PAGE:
ETL definition

ETL is a three-step data integration process that extracts, transforms, and loads raw data from a source or multiple sources to a data warehouse, data mart, data lake, or database. Through the ETL process, data is properly formatted, normalized and loaded into these types of data storage systems to create a single, unified data view.

An acronym for extract, transform, load, ETL is used as shorthand to describe the three stages of preparing data. It became a common method of data integration in the 1970s as a way for businesses to use data for business intelligence. Organizations today use ETL for the same reasons: to clean and organize data for business insights and analytics.

ETL is also used to describe the commercial software category that automates the three processes.

How ETL works

Describing each step of the extract, transform and load process is the best way to understand how ETL works.

Extract

Extraction is the first step in the ETL process. Raw structured or unstructured data is extracted either by being exported or copied from one or many data sources. This data is temporarily stored in a staging area. Data sources can include but are not limited to:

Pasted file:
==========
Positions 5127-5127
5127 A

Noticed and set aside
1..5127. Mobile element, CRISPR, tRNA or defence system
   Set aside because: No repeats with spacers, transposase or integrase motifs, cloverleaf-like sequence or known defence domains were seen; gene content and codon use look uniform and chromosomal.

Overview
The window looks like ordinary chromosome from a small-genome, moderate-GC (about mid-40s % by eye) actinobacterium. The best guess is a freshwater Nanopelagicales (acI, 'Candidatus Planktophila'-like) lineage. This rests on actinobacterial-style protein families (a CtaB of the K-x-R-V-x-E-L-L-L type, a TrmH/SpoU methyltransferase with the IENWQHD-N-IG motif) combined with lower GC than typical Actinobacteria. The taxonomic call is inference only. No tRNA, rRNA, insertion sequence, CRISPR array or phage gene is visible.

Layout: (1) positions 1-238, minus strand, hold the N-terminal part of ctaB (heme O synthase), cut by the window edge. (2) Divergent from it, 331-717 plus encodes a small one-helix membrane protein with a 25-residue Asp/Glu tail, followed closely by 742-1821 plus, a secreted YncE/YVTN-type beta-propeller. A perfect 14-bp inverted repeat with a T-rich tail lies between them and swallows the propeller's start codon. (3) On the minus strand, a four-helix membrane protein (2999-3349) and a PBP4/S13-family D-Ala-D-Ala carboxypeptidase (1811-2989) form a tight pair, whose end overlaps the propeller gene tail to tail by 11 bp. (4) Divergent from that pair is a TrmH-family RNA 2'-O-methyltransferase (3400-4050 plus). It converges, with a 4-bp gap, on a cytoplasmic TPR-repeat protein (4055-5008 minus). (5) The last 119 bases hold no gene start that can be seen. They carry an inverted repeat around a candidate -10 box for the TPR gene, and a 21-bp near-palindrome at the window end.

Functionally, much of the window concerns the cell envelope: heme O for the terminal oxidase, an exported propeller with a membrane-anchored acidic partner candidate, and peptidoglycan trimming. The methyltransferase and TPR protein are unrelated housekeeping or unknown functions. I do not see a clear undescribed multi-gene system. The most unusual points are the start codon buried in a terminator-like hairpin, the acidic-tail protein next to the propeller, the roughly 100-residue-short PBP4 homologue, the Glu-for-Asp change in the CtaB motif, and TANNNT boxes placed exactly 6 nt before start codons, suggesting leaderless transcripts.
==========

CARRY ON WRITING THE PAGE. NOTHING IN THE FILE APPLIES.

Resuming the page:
• APIs
  • SQL
  • ERP and CRM systems
  • CSV files
  • Web pages
  • XML
  • JSON

Transform

Raw data is then transformed within the staging area. Processing data often involves some of the following functions:

  • Filtering
  • Cleansing
  • Formatting
  • Implementing schema
  • Optimizing for quality

Load

Once data transformation is completed, data is loaded from the temporary staging area into the target data repository. Often, data is loaded in batches. This is done to automate the process, reduce repetitive tasks and manage large amounts of data more efficiently.

 

Learn more about Extract, Transform, Load (ELT) and the difference between ELT and ETL.

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